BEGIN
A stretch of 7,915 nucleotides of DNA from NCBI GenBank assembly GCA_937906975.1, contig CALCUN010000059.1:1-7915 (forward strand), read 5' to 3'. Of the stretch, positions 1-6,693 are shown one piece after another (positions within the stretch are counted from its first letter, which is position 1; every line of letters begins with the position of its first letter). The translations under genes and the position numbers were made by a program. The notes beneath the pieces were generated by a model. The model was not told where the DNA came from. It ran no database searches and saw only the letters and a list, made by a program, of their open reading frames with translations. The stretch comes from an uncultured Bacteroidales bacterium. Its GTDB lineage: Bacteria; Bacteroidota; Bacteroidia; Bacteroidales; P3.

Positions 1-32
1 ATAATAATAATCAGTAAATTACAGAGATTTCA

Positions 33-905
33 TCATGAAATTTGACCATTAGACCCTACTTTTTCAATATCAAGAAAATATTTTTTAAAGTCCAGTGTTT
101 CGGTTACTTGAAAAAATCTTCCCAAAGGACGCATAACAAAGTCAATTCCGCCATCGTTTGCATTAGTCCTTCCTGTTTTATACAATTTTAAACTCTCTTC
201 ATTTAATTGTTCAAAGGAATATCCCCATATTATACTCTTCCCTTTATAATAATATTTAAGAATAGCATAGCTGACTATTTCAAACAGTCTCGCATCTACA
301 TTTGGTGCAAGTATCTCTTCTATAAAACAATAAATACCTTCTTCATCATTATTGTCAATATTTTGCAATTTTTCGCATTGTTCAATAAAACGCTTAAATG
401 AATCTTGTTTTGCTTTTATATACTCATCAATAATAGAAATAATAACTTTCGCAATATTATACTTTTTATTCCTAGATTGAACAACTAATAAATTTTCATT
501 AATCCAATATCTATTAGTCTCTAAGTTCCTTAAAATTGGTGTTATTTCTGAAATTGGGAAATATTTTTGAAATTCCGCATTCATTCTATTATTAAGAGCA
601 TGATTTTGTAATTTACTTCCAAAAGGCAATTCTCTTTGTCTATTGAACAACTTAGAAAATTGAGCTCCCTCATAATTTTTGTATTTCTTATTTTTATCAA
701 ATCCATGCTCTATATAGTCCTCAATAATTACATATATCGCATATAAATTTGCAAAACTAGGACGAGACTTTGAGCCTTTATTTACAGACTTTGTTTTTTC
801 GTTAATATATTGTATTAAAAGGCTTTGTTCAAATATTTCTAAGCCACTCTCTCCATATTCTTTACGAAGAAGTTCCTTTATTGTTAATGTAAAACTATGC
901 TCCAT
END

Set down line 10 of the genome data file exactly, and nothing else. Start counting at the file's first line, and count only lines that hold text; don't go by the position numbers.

501 AATCCAATATCTATTAGTCTCTAAGTTCCTTAAAATTGGTGTTATTTCTGAAATTGGGAAATATTTTTGAAATTCCGCATTCATTCTATTATTAAGAGCA